Bertie Wooster (a young man about town) and his butler Jeeves (the very model of the modern manservant)—return in their first new novel in nearly forty years: Jeeves and the Wedding Bells by Sebastian Faulks.
P.G. Wodehouse documented the lives of the inimitable Jeeves and Wooster for nearly sixty years, from their first appearance in 1915 ("Extricating Young Gussie") to his final completed novel (Aunts Aren't Gentlemen) in 1974. These two were the finest creations of a novelist widely proclaimed to be the finest comic English writer by critics and fans alike.
Now, forty years later, Bertie and Jeeves return in a hilarious affair of mix-ups and mishaps. With the approval of the Wodehouse estate, acclaimed novelist Sebastian Faulks brings these two back to life for their legion of fans. Bertie, nursing a bit of heartbreak over the recent engagement of one Georgina Meadowes to someone not named Wooster, agrees to "help" his old friend Peregrine "Woody" Beeching, whose own romance is foundering. That this means an outing to Dorset, away from an impending visit from Aunt Agatha, is merely an extra benefit. Almost immediately, things go awry and the simple plan quickly becomes complicated. Jeeves ends up impersonating one Lord Etringham, while Bertie pretends to be Jeeves' manservant "Wilberforce,"—and this all happens under the same roof as the now affianced Ms. Meadowes. From there the plot becomes even more hilarious and convoluted, in a brilliantly conceived, seamlessly written comic work worthy of the master himself.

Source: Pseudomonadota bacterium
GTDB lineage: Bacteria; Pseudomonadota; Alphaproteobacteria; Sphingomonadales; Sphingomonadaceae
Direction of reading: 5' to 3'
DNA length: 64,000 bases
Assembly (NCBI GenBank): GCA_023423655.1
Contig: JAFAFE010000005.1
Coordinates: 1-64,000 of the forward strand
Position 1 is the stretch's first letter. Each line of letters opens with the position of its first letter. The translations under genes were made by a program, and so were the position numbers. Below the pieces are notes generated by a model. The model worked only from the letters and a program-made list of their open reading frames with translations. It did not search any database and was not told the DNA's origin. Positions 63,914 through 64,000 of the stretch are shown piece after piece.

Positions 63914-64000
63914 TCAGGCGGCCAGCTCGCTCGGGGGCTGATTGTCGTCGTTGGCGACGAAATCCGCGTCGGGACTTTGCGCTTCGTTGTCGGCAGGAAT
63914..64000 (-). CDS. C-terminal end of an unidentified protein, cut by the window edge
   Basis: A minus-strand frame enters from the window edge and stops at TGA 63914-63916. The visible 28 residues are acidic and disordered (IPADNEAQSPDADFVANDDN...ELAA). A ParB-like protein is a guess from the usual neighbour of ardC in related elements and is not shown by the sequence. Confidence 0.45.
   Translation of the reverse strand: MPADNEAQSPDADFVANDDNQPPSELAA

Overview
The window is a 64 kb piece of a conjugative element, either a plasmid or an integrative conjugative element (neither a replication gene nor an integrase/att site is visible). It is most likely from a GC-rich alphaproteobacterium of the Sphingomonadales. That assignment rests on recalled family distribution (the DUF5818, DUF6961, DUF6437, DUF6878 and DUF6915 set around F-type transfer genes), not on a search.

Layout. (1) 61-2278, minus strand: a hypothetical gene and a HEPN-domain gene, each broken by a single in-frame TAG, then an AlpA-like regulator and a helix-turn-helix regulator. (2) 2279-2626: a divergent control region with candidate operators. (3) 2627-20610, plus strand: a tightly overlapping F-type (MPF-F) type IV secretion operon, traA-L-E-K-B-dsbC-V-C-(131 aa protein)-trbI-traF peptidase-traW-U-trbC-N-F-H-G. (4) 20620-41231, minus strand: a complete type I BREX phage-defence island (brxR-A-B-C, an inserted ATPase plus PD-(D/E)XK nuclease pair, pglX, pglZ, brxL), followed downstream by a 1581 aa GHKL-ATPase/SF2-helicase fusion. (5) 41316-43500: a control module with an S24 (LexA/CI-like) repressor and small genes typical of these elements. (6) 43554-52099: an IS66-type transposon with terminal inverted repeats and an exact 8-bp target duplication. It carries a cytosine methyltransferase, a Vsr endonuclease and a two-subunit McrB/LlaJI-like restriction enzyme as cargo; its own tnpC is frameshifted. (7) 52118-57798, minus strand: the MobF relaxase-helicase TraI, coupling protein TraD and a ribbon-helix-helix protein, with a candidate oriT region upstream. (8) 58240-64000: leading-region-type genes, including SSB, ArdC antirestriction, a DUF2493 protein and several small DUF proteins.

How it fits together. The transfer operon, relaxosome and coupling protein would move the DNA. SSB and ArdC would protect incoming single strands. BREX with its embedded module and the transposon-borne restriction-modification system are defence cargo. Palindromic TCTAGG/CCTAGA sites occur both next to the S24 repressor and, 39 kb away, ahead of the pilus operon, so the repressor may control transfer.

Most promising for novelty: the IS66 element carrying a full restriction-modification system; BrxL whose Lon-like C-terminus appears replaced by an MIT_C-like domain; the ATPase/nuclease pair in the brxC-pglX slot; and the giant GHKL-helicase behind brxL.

A Kirkus Reviews Best Fiction Book of 2013
About Sebastian FaulksSee more books from this Author
Bertie Wooster and Jeeves, the feckless young master and his erudite gentleman’s gentleman, creations of the great English humorist P.G. Wodehouse, are back, courtesy of his inspired fellow countryman and novelist Faulks... Jeeves and Wooster live again!Read Full Review of Jeeves and the Wedding Bells | See more reviews from Kirkus
Faulks's "nostalgic variation" works as a sort of counterpoint: it brings us just that little bit closer to understanding why Wodehouse, himself, was so out of this world. It is a wonderfully happy book.Read Full Review of Jeeves and the Wedding Bells | See more reviews from Guardian
The twists and turns, the divine language and “Woosterisms” make this a most engaging book. The writing feels authentic and well crafted without leaning too heavily toward an impersonation of the original. If it perhaps misses the occasional comedic beat who would not forgive him for just falling short of the incomparable skills of the maestro?Read Full Review of Jeeves and the Wedding Bells | See more reviews from NY Journal of Books
Mr. Faulks has largely succeeded, however, in what he set out to do. Rather than attempting a simple pastiche, he has pulled off some knowing variations on the canon. He does an excellent job rendering Bertie's distinctive voice, with its mixture of boyish metaphors and period slang...Read Full Review of Jeeves and the Wedding Bells | See more reviews from WSJ online
The hours spent Jeeves and the Wedding Bells are pure pleasure; and if, like me, you are a Wodehouse addict, you will undoubtedly want to buy three copies for your friends’ Christmas stockings.Read Full Review of Jeeves and the Wedding Bells | See more reviews from Financial Times
...never quite rise to the empyrean heights of The Master’s best work, Jeeves and the Wedding Bells nevertheless provides hours of mirthful diversion. Right ho.Read Full Review of Jeeves and the Wedding Bells | See more reviews from Globe and Mail
An aggregated and normalized score based on 166 user ratings from iDreamBooks & iTunes